The 2019 crop year downright sucked. But if there is any relief in sharing the misery, I can promise you weren’t alone in on-farm storage struggles. The wet crop not only wreaked havoc on dryers but it could cause problems with storage quality. If extra storage precautions aren’t taken now, the wet crop could cause just as many headaches coming out of the bin as it did going in.
The best thing to do right now is to be checking your bins frequently. As the weather starts to warm up, fans need to be turned on to bring the internal temperature of the bin to meet the temperature outside. By turning your fans on and walking around the outside of the bin, you will begin to get an idea of what’s going on inside by the smell alone. If things start getting stinky, you know fans need to be kept on to prevent crop conditions from getting worse. In other words, try to salvage what hasn’t started spoiling. If you have a hunch your grain is starting to spoil, look inside the bin; a haze is a tell-tale sign of spoilage. Once again, turning your fans on and letting them run through spring is going to be key.
The wet crop can cause multiple unloading issues but the biggest problem will be clogged center wells. Some people may be tempted to unload the bin from the side but I am telling you right now, don’t even think about it. Bins are not designed for this and can very likely end up collapsing from the uneven weight inside. If you run into a clogged center well, be sure to give us a call. We will weld a flange onto the side of the bin just above the floor and push a tube into the center. We will then use a vac to suck the grain out.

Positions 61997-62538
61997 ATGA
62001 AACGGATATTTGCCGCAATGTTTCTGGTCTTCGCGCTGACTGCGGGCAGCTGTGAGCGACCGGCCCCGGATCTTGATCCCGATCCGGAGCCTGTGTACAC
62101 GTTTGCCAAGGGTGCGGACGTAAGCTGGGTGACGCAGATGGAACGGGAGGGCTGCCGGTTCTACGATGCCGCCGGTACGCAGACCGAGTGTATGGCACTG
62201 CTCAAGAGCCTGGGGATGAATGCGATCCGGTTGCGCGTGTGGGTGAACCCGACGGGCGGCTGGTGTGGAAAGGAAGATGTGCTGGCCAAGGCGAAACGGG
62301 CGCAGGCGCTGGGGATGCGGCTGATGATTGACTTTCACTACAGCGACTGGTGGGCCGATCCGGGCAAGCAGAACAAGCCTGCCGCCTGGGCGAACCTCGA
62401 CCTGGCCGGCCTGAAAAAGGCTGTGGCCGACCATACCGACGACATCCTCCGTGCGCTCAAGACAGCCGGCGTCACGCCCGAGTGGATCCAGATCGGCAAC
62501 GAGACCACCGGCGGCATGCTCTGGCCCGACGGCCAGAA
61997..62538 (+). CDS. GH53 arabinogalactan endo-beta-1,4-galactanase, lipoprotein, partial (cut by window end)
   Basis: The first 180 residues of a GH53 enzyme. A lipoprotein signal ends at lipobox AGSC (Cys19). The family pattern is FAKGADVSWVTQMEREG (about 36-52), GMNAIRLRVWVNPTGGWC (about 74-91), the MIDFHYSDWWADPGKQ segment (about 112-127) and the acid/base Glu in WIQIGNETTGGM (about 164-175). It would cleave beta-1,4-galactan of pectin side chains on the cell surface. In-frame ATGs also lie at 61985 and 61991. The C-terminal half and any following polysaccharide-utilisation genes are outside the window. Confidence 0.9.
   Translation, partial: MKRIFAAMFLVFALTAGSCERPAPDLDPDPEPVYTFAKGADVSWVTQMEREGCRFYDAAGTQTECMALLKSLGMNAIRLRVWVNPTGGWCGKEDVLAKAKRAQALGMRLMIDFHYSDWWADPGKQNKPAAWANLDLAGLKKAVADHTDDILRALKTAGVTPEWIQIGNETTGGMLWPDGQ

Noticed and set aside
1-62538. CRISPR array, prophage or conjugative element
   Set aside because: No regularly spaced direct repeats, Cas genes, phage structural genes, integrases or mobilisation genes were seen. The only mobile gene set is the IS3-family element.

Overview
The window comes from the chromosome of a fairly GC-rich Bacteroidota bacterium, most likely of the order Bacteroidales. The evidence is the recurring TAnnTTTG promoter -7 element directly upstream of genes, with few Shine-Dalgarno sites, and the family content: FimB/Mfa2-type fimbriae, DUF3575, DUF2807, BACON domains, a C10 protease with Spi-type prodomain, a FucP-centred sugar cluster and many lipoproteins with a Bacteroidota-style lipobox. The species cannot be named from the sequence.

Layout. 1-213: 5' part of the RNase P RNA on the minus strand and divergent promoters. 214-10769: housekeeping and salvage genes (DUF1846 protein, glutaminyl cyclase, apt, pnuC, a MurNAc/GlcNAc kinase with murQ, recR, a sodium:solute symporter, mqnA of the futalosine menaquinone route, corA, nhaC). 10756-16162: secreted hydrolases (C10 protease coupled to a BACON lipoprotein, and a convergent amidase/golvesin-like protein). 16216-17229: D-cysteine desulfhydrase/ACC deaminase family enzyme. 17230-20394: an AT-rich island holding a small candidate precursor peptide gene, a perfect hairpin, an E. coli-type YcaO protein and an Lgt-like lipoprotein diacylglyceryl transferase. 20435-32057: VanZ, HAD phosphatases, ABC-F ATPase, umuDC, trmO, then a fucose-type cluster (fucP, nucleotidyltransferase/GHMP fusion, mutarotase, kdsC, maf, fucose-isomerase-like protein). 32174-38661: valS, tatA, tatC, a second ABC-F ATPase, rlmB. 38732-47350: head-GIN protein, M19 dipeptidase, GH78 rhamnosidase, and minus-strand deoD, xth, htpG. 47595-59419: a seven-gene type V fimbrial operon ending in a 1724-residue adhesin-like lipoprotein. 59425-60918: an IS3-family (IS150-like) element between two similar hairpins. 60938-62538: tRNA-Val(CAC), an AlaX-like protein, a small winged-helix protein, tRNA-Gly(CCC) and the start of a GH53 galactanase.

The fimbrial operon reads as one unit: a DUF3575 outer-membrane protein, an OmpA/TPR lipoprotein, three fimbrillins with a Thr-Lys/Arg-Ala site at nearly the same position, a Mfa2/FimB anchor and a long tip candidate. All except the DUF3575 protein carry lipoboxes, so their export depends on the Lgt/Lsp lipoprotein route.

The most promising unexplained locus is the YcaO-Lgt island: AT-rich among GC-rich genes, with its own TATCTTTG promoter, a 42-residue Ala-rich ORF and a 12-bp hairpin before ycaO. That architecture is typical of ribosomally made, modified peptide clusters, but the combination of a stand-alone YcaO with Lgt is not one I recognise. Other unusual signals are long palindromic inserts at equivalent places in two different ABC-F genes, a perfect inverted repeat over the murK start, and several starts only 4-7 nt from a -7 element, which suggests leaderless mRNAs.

One can only hope the crop year of 2019 never repeats itself, but in the case of future wet crops, here are a few simple bin improvements to help maximize airflow:
Between installing simple improvements to better manage future high-moisture crops and taking extra precautions on stored grain today, hopefully optimum crop quality can be achieved.